BINALSHIBH: You know what sounds like a good idea? I should expose myself to the television watching world and take credit for coordinating the 9/11 attacks. Doesn't that sound brilliant? What could possibly go wrong with that? A little publicity could do wonders for our crazy-as-batshit cause. Right?

After a lengthy extradition process, Binalshibh is now on his way to U.S. custody, for what intelligence officials say will be a long, intense interrogation.

LONG, INTENSE INTERROGATION: (n) -- To have the piss literally beat out of you in the pursuit of information. To willingly spew valuable information to avoid prolonged exposure to fists and boots and truth extracting serums. To sing like a plucked canary.

Not surprisingly, given the impending interrogation awaiting him, Binalshibh has refused to admit his identity, insisting his name was Abdullah, Pakistani official said. But U.S. officials in Washington said they were convinced the man seized Wednesday — the anniversary of the Sept. 11 attacks — is Binalshibh.

BINALSHIBH: No, no, no! You have the wrong man! My name is Abdullah and I am a simple goatherder. I know nothing of the Sept. 11 attacks that killed 3,000 innocents, or how, through careful planning and disbursement of funds, our great al Queda organization was able to. . .oops, I mean. . . my many goats say "Baaaahh" when in need of water.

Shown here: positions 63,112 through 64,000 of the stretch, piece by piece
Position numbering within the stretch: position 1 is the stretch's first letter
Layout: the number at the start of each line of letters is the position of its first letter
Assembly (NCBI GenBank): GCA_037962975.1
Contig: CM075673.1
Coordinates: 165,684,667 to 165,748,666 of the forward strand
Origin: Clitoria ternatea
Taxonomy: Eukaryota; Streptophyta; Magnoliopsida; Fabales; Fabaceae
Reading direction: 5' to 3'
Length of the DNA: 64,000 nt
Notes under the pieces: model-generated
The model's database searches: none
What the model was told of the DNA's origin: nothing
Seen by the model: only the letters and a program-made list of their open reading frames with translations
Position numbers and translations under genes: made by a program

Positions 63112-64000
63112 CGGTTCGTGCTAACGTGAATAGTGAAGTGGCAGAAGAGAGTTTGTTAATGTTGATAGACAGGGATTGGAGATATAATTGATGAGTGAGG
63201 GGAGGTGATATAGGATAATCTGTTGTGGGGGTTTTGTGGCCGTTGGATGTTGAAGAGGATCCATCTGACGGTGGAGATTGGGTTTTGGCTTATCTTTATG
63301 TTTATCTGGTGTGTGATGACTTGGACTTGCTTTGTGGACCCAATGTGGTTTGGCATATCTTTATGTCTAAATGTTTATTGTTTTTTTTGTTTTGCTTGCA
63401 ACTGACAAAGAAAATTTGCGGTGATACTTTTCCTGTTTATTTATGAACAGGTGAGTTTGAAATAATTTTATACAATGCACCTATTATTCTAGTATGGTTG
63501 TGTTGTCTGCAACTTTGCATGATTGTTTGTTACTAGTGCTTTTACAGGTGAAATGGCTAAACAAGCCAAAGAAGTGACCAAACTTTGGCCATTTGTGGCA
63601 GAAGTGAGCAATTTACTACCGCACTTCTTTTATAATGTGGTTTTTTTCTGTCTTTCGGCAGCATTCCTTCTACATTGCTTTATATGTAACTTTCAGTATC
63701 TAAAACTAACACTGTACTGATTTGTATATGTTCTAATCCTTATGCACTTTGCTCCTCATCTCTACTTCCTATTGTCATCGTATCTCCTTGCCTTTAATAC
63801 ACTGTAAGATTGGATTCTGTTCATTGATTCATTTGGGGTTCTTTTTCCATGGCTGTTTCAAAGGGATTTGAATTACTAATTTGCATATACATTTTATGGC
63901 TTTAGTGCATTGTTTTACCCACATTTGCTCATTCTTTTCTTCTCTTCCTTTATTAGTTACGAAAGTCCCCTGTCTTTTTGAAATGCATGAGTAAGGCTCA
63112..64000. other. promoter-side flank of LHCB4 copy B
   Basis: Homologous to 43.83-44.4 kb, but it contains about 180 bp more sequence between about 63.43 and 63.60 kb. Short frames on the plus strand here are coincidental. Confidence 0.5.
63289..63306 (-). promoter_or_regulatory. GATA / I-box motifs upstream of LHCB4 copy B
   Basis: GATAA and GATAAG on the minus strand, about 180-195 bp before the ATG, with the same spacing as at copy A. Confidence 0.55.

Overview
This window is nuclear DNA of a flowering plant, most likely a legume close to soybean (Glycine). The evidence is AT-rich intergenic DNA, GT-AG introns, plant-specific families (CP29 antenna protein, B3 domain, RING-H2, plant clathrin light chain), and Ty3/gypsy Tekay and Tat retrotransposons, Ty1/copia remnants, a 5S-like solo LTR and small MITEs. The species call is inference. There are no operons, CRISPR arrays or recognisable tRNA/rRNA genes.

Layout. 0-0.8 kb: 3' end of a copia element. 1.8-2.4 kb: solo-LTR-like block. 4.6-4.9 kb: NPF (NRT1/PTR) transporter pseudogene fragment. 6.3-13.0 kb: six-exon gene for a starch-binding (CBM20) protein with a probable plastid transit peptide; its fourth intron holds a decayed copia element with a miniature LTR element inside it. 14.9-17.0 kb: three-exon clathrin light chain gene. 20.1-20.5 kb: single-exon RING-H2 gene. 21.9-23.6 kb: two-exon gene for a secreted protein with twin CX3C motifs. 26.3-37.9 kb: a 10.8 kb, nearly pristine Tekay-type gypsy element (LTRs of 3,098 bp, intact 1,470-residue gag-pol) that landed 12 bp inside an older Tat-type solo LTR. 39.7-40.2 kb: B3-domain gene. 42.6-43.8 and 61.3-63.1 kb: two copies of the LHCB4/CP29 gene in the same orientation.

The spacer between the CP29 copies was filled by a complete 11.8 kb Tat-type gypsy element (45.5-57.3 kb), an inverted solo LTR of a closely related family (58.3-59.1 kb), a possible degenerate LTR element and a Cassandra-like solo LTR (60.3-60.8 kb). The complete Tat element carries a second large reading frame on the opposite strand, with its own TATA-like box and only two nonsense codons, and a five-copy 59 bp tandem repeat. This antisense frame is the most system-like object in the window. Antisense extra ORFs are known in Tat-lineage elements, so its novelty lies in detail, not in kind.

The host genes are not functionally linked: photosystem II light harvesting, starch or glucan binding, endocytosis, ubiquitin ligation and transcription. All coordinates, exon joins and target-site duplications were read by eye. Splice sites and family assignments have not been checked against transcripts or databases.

Our foremost gifted orator, one President George W. Bush, even chimed in to praise the capture and extradition.

"Thanks to the efforts of our folks and people in Pakistan, we captured one of the planners and organizers of the September 11 attack that murdered thousands of people, including Italians," Bush said before meeting at Camp David with Italian Prime Minister Silvio Berlusconi. Mr. Bush did not elaborate on the apparent distinction between "folks and people."

"One by one, we're hunting the killers down. We are relentless, we are strong, and we're not going to stop," Bush added. The last part of Mr. Bush's speech was reportedly inspired by one of the Borg episodes of Star Trek: The Next Generation.

Posted by Ryan at 12:39 PM | Comments (1)

Ye Ole' Hangout. Well, One

Ye Ole' Hangout. Well, One of Them

I capped a very busy weekend with a trip to Lewiston to visit my good friend and former college roommate, Troy. His job schedule as a Minnesota State Trooper pretty much ensures that the only time we can get together for a couple of beers is on strange days and times like Sunday at 7:15 p.m. or Tuesday at noon, or possibly sometime during the Ides of March.